• Is the indicator valid?
  • Is the indicator of value?
  • How difficult will it be to track the indicator?
  • Does the indicator send the correct message to key stakeholders?
  • Does the indicator hold the team to an appropriate level of accountability?
  • Is there a blend of leading and lagging indicators?

Once KPIs have been selected and approved by leadership, establishing meaningful performance targets comes next. Foundational to doing this is for leaders and managers to understand four performance measurement terms to be used consistently with the team:

  • Baseline – The organization’s actual performance for the most recent reporting period.
  • Benchmark – An external comparison point, such as an industry-wide statistic.
  • Target – The specific performance level the organization seeks for an indicator within a predetermined time.
  • Threshold – A specific level of performance that is deemed either acceptable or unacceptable.

In general, performance measures can be developed within four major categories and there is a logical relationship among these different measurement categories.

List of Performance Measurement Categories

  1. “Input” measures are used to track items in production or workflow processes.
  2. “Process” measures are used to monitor quality and efficiency of processes.
  3. “Output” measures are used to monitor what is produced.
  4. “Outcome” measures are used to monitor what is accomplished over the lifespan of an approved strategic plan (i.e. a planning horizon). When measuring results of strategy execution, focus first on the outcome measures.

A difficult task in performance measurement is establishing stretch targets for KPIs.  Targets should be aspirational and challenging while being realistically achievable. Targets are tools leadership deploy to monitor and evaluate effectiveness in organization level strategy execution by revealing the gap between actual and desired levels of performance.  When defining targets, it will be helpful to:

  • use data that your organization already has to establish a baseline.
  • consider using information from outside data sources to benchmark and compare your performance data with those of other comparable organizations.
  • set targets that seem reasonable considering BOTH the baseline AND the benchmarking information gathered.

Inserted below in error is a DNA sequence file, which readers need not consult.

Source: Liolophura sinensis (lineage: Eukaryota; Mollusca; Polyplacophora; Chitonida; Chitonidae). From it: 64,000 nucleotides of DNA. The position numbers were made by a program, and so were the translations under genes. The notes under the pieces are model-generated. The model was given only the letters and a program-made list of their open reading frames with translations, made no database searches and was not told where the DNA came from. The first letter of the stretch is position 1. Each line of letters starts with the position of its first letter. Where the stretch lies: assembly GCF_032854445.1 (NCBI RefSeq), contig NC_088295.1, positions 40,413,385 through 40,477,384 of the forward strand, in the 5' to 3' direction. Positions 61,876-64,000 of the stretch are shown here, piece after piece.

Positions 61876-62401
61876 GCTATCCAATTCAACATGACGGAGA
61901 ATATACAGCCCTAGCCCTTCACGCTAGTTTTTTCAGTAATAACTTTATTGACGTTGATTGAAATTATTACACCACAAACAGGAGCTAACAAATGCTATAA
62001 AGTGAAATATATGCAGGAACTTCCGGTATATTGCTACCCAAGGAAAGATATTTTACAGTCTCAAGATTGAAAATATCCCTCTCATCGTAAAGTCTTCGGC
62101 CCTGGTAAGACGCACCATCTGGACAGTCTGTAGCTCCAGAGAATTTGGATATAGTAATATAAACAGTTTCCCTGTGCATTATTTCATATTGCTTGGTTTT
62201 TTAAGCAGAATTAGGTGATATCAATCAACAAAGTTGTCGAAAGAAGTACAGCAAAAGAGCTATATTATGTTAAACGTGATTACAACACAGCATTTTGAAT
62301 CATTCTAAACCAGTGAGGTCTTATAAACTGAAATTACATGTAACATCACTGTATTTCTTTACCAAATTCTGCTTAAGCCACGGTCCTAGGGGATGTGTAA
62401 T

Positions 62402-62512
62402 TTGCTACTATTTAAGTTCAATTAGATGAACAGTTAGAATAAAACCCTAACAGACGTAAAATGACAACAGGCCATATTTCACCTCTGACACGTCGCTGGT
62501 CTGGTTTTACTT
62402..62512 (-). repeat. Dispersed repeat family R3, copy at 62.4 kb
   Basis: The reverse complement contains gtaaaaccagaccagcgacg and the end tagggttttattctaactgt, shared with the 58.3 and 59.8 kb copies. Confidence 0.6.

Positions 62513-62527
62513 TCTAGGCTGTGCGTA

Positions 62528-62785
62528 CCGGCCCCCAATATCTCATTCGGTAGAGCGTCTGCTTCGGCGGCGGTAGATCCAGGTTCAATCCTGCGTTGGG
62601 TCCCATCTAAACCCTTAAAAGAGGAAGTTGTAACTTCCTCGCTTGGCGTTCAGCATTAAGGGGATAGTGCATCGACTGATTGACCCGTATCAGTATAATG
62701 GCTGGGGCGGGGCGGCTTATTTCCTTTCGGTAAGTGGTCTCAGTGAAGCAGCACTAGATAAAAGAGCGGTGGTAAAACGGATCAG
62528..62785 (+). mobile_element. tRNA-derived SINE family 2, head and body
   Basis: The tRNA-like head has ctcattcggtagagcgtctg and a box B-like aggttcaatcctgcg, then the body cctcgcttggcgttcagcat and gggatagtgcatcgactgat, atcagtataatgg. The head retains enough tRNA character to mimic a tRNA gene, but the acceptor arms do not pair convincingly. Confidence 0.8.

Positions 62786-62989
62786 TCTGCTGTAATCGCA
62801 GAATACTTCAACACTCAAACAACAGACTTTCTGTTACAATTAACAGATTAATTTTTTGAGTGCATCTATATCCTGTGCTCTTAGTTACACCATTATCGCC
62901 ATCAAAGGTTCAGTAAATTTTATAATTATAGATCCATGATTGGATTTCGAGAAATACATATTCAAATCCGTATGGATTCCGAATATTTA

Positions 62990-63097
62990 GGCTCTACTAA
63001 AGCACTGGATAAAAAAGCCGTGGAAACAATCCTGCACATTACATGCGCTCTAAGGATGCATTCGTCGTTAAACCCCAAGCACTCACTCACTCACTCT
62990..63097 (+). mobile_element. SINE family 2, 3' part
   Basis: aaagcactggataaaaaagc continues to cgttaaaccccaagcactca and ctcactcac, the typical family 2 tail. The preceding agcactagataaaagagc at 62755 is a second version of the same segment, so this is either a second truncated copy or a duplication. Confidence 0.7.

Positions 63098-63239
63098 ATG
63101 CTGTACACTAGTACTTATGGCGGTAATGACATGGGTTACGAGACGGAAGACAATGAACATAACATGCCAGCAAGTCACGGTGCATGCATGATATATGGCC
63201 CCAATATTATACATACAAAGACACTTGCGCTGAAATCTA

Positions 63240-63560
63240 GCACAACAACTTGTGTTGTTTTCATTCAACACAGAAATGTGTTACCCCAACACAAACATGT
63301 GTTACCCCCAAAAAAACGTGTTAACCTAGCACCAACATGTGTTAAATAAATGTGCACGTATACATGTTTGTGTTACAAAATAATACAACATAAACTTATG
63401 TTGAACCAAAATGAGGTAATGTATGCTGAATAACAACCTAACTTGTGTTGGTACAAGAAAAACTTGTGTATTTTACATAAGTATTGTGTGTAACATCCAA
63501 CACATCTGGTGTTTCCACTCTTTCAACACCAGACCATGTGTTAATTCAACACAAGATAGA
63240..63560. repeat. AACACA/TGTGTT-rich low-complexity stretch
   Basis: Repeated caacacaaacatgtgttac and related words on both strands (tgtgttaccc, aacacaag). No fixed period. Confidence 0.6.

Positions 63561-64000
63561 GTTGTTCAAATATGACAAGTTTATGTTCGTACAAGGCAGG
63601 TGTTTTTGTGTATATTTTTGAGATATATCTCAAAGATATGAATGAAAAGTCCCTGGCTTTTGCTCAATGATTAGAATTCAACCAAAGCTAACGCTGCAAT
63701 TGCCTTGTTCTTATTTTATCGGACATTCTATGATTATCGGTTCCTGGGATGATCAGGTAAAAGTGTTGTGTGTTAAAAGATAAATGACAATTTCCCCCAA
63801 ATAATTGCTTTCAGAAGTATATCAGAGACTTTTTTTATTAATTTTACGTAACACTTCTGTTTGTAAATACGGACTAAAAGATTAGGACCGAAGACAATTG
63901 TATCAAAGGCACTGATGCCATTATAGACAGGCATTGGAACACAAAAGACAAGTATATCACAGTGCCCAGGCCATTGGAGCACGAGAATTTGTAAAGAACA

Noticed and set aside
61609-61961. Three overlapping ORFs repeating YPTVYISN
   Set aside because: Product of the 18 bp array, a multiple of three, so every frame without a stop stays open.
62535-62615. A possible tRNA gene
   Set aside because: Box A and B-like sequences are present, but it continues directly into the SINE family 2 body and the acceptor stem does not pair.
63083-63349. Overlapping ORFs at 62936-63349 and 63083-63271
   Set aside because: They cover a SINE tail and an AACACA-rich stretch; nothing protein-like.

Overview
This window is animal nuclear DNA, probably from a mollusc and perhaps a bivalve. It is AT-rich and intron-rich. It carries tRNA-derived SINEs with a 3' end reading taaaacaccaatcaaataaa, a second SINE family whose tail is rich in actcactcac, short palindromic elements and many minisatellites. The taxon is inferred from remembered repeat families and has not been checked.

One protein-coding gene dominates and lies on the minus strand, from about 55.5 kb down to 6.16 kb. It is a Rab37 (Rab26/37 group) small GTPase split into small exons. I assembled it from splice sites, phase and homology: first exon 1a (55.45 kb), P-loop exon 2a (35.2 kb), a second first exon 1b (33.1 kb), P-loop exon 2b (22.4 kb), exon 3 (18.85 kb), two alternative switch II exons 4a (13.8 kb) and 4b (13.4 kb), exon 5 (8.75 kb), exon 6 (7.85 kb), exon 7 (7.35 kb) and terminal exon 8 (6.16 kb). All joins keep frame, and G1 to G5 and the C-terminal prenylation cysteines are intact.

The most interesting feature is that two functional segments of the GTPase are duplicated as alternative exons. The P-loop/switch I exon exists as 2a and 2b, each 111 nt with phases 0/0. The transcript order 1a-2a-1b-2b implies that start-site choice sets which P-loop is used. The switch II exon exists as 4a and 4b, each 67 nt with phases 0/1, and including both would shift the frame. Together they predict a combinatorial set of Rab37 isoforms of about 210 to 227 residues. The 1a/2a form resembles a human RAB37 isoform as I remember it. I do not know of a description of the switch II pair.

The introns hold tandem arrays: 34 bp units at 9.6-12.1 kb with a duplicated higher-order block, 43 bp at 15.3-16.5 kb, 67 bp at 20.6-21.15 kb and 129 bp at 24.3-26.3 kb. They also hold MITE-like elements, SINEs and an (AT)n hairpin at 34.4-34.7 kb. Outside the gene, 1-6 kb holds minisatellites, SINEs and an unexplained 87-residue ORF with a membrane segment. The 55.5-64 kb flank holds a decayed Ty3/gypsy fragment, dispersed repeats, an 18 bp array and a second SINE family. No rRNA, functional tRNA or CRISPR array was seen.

When setting a target, maintain that delicate balance between challenging and realistic. A stretch target is intended to “raise the bar” enough to inspire. That said, be mindful targets must be set at a level at which your team will have the skills, knowledge, and company resources required to achieve it. Meeting a “Stretch” target should indicate significant effort has been made to achieve it. Ask yourself how much of a stretch will motivate without causing people to become overwhelmed or demoralized.  Always be clear about how long your team believes it will take to achieve your desired level of performance.  Finally, never set KPI Targets alone.  Target setting must be a team effort.

As we provide clients strategic planning and strategic management consulting services, we find this area of developing valid and valuable KPIs can be extremely daunting. Strategy practitioners must work closely with their team to understand that performance measurement and management are integrated processes, not an event. Collecting, reporting, and visualizing performance information is the easy part. Learning from the performance information to continuously improve processes and systems is the hard part. Strategy practitioners have a leading role to play in this regard.

Performance indicators should include a mix of leading and lagging indicators to provide a balanced portfolio of outcomes to be analyzed. Leading indicators are predictors of future success, whereas lagging indicators document what has occurred in the past.

Strategy practitioners must work closely with their leadership team to agree upon the appropriate indicators and set realistic target or target ranges.


Looking to learn more about OKRs and KPIs?

We discuss BOTH OKRs and KPIs in depth in all of our Mastering Strategy certification offerings: CLICK HERE for more information.  If you are looking for strategic planning certification and/or strategic management certification, through the International Association for Strategy Professionals, our Mastering Strategy offerings ALSO serve as IASP Exam Preparation for those aspiring to earn SPP or SMP certification.  CLICK HERE for more information.




  • Doerr, J. Measure What Matters: How Google, Bono, and the Gates Foundation Rock the World with OKRs (New York: Penguin Random House, 2018)
  • Kaplan, R. & Norton, D. The Balanced Scorecard: Translating Strategy into Action (Boston: Harvard Business Press Publishing, 1996)
  • Kaplan, R. & Norton, D. The Strategy Focused Organization: How Balanced Scorecard Companies Thrive in the New Business Environment (Boston: Harvard Business Press Publishing, 2001)
  • Marr, B. Key Performance Indicators – The 75 measures every manager needs to know (United Kingdom: Pearson, 2012).
  • Montgomery, D. Start Less Finish More: Building Strategic Agility with OKRs (Boulder: Agile Strategies Press, 2019)
  • Muller, J. The Tyranny of Metrics (Princeton: Princeton University Press, 2018)
  • Niven, P. & Lamorte, B. Objectives and Key Results: Driving Focus, Alignment, and Engagement with OKRs (Hoboken, NJ: John Wiley & Sons, 2016)
  • Rollinson, R. and Young, E. Strategy in the 21st Century: A Practical Strategic Management Process (Chicago: Looking Glass Publishing, 2010), 275-280
  • Speculand, R. Excellence in Execution: How to Implement Your Strategy (New York: Morgan James Publishing, 2017), 164-175.

Doug Maris